II.Their Perverted Activity. By the inspiration of the Holy Spirit, Isaiah not only delineates their character, but also their wicked activity. It is crooked. For they have deliberately departed from the highway of holiness and righteousness. Having the position of right men, they are actually rebel men. “Thy princes are rebels.” They are stubborn and obstinate, even in the administration of perverted justice. Where they have it as their calling to maintain the law of God, they are themselves rebels against it. Rulers of the state are responsible to God to protect the good and to punish the evil (Rom. 13:1-4). But they became thieves, “companions of thieves,” so that the innocent man stood a better chance with a band of thieves, a gang of bandits, or a horde of assassins than with a bench of these judges. Where in Jerusalem, in all Judah, may one find a just, impartial judge? They are all associated with thieves, are their accomplices. The expression in the original means “to join together, to charm, to bind with a spell.” Crooked men have charmed them and bound them with their evil spell. Instead of driving out these thieves, they be came the secret heads and master-minds of crime. All this is to be understood spiritually, primarily, and as such, they were moral vultures and jackals.

Their activity is also characterized by a craving, mad, itching lust. They were graft-lovers, setting their hearts on the court salaries, fees and fines, and any extras they could exact. They were “all loving a bride,” and sought gifts from the rich. So they became extortioners and thieves. Such do not enter into the kingdom of God (I Cor. 6:10). They follow after, pursue rewards, are gift-seekers. They help only those who can come to them with secret presents. The word rewards has as its root the idea of “peace,” something they did not pursue, but rather that which would pacify their greed. Thus is come to pass the saying that “a bribe blindeth the wise (or them that have sight), and perverteth the words (cause) of the righteous” (Ex. 23:8).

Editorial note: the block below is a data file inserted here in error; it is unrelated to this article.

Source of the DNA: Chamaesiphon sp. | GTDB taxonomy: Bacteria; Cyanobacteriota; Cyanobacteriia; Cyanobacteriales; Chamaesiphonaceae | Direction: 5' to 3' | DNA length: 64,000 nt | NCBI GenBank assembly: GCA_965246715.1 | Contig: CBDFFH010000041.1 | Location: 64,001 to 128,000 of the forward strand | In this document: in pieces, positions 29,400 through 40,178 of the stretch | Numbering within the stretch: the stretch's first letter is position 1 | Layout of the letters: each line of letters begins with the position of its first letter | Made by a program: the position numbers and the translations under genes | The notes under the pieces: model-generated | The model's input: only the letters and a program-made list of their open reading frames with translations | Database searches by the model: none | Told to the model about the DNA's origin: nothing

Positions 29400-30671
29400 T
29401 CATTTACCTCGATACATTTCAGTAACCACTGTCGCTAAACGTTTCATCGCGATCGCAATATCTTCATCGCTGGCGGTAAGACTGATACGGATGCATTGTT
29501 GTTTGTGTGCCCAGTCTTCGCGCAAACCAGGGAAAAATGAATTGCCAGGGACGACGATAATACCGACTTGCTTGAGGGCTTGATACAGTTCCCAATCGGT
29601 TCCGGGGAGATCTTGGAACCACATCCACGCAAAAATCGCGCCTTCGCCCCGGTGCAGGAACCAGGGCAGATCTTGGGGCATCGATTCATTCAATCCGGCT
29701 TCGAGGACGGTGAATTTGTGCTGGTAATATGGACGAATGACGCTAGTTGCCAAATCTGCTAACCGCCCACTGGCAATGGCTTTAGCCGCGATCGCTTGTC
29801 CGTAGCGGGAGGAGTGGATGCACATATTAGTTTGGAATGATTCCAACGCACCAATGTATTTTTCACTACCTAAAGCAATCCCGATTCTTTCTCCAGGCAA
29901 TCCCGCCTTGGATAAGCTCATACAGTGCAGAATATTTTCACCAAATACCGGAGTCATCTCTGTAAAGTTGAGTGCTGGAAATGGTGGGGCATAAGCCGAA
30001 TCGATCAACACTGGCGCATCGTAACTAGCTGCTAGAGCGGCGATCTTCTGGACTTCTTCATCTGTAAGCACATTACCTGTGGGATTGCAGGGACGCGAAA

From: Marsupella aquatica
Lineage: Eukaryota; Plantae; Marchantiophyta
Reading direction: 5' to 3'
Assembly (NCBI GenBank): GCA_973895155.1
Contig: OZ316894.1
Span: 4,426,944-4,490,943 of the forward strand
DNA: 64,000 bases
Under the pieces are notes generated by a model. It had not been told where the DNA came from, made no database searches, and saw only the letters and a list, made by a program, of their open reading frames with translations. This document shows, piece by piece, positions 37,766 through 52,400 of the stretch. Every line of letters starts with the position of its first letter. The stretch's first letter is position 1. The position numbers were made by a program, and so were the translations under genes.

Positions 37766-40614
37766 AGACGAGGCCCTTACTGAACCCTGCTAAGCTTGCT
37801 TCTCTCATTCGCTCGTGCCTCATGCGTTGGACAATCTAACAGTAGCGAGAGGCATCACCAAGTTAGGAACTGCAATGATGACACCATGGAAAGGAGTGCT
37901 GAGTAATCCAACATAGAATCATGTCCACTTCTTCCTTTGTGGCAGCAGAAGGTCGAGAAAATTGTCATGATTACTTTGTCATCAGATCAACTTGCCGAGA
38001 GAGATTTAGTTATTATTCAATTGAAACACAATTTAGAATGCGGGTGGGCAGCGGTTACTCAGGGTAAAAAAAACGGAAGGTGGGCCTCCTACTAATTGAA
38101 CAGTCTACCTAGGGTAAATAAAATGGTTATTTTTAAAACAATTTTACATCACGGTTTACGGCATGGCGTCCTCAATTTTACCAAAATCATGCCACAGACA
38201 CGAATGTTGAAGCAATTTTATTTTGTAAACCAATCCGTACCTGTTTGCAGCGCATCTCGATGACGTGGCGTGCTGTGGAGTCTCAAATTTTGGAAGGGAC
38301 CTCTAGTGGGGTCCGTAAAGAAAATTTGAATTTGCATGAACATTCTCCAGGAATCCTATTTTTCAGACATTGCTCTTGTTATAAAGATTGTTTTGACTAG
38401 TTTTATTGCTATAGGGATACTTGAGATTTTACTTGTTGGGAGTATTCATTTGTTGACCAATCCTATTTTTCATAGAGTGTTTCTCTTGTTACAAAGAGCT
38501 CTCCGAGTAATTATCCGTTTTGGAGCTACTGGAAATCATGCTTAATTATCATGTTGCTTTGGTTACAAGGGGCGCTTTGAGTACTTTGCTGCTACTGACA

III.Their Evil Fruit. In their evil-doing they were oppressive. “The orphan they do not judge,” but withhold justice. As someone has well said, “proud and rich oppressors are the worst robbers.” The fatherless, the bereaved, the lonely they overlook, pretending they do not see their miseries, shutting their ears against their pitiful cries. They are cruel to the small and insignificant. Murders go unpunished. How much like our own day! There used to be certain cities in the U.S.A. especially noted for crime, such as St. Louis and Detroit. Now no one city has such notoriety. All the cities of the land are full of rapists and murderers. True, to the end of time tares shall grow among the wheat, and we may not root them up. But swine are not to be tolerated in the grain-field. Yet law and order are fast becoming a thing of the past. What intensifies this wickedness of the princes is the fact that they came from a generation of righteous and godly people. When the most faithful of men degenerate, they become the most wicked of all. We, therefore, must be warned that if as people of God we decline from righteousness we become monsters of iniquity. That which was originally best, after corruption, becomes worst. “Did not thy father . . . do judgment and justice, and then it was well with him? He judged the cause of the poor and needy; then it was well with him; was not this to know Me? saith the Lord. But thine eyes and thine heart are not but for thy covetousness, and for to shed innocent blood, and for oppression, and for violence, to do it” (Jer. 22:15-17).

We see what these elders of Israel were, what they became, what they did, and now, what they produce. Their product-in-trade is blood and sweat and tears, which they squeeze out of others in abundance. It is customary for them to forget the needy. “The cause of the widow does not come unto them.” The widow has no access to them. She has no bribe to give. The judge hates the weak. The cause of the defenseless never reaches the chambers of these so-called dispensers of justice. They cannot stoop to their grievances. The term ’cause’ has in it the root idea of quarrelling, and is illustrated by the thought of “seizing each other by the hair,” as might easily come to pass in the case of jealousy and oppression between a prosperous wife and a poor widow. But the wicked judge will not take up the case, nor look into the contention of the weak. It is his purpose and profit to crush God’s people, and grind the face of the poor (Isa. 3:15). So there are times when holiness and righteousness are little attended to in the church. But this God orders in His wise providence “that they which are approved may be made manifest among you” (I Cor. 11:19). Also He would teach us to leave the unjust and impenitent who persecute us to the Judge of all who shall speedily avenge His own elect.